Each year, an estimated 10,000 to 100,000 animal species die off. They join the countless species that have gone extinct over the course of Earth's history—and extinction means forever.
At least it used to. Scientists are now closing in on the ability to bring back extinct species. No, this doesn't mean the plot of Jurassic Park is going to become a reality. Researchers need DNA to bring back a species. DNA is the chemical that carries the structure for a living thing. Dinosaurs have been gone too long for any of their DNA to remain in fossils.
But there's a very real chance that we will be able to bring back more recently extinguished species. This could even include Ice Age animals like the woolly mammoth. In 2003, a team of Spanish and French scientists re-created the Pyrenean ibex, which had gone extinct three years earlier. The new animal didn't survive long, but scientific advances should improve the success rate. In January, Australian scientists announced that they were on their way to bringing back the gastric brooding frog.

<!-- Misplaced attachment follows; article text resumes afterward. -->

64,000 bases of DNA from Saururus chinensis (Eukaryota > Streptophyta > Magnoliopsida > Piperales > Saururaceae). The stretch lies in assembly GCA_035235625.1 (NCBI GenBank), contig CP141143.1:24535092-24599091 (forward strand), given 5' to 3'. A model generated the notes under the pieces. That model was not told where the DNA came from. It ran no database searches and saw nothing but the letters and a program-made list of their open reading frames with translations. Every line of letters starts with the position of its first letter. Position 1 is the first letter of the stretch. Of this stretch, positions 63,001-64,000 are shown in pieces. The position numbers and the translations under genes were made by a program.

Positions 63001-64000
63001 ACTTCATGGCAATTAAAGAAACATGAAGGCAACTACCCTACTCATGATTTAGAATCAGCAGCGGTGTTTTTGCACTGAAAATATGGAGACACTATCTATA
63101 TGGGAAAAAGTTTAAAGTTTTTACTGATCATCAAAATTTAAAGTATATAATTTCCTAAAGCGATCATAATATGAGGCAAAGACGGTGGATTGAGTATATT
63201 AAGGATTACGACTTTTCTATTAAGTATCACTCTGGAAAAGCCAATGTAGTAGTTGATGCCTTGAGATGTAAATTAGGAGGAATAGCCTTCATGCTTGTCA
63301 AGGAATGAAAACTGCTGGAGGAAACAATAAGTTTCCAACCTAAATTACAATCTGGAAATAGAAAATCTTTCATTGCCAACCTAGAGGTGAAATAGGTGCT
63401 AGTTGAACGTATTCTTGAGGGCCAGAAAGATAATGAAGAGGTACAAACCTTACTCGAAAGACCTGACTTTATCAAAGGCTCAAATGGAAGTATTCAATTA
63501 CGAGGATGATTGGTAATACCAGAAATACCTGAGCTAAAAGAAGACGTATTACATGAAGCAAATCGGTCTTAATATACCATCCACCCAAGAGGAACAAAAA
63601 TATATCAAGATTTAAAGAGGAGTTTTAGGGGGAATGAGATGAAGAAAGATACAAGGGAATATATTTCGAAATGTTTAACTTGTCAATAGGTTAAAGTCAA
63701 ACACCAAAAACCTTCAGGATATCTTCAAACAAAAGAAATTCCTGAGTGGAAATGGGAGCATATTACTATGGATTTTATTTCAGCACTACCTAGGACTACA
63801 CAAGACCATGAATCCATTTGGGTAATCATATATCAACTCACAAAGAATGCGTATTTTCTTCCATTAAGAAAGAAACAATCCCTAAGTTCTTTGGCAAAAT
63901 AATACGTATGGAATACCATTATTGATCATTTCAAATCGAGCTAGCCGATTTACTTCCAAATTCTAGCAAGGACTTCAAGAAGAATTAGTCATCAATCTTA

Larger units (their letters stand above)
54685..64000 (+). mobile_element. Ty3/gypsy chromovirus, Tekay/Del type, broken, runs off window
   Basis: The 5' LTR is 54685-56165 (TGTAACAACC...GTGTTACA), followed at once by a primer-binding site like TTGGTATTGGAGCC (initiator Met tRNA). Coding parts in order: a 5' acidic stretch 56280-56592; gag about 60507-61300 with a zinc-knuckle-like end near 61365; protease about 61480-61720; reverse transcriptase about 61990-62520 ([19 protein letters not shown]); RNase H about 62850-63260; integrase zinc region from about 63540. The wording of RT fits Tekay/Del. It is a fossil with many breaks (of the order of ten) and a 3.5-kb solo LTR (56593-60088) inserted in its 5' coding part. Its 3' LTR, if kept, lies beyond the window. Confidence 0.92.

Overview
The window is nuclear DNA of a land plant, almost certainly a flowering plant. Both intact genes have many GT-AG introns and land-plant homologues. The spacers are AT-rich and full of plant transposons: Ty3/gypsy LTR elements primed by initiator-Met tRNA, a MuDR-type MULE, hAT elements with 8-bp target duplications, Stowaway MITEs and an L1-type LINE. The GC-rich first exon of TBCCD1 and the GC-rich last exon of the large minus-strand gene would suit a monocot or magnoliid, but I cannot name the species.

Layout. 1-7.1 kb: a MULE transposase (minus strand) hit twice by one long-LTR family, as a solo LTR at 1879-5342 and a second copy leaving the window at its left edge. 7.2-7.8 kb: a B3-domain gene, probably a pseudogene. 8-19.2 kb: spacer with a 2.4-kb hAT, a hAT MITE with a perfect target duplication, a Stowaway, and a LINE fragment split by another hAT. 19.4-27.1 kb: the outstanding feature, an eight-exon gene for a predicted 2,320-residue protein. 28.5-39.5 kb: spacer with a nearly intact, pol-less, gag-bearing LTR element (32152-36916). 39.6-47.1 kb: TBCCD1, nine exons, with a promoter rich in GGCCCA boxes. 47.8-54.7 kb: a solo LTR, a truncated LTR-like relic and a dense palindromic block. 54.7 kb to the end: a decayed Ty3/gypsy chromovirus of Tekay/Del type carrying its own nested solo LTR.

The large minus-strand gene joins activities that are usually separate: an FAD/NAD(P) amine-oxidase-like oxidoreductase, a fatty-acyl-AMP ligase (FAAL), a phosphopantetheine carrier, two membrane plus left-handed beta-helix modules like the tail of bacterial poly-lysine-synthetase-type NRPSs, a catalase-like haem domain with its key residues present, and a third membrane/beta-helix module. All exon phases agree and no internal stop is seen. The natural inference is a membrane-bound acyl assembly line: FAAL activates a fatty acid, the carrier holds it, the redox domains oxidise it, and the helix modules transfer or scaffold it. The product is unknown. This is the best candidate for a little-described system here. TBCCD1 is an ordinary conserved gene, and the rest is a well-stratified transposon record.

Just because we can bring species back doesn't mean that we should. There may be benefits to reviving a species. But there's no way to know how it will turn out. For example, would a passenger pigeon fit into its old habitat? Or might it crowd out existing species?
Environmentalists worry that our ability to bring species back might cut down support for the hard work of traditional conservation. Why worry about preserving a wildlife habitat or fighting poachers if we know we can just reverse our mistakes?
But those extinctions are our mistakes to correct, which may give us an obligation to do so. As businessman and environmentalist Stewart Brand recently said, "Humans have made a huge hole in nature. We have the ability now ... to repair some of that damage."
We would do well to remember the lesson of Jurassic Park: Proceed with caution. And maybe leave the velociraptors be.
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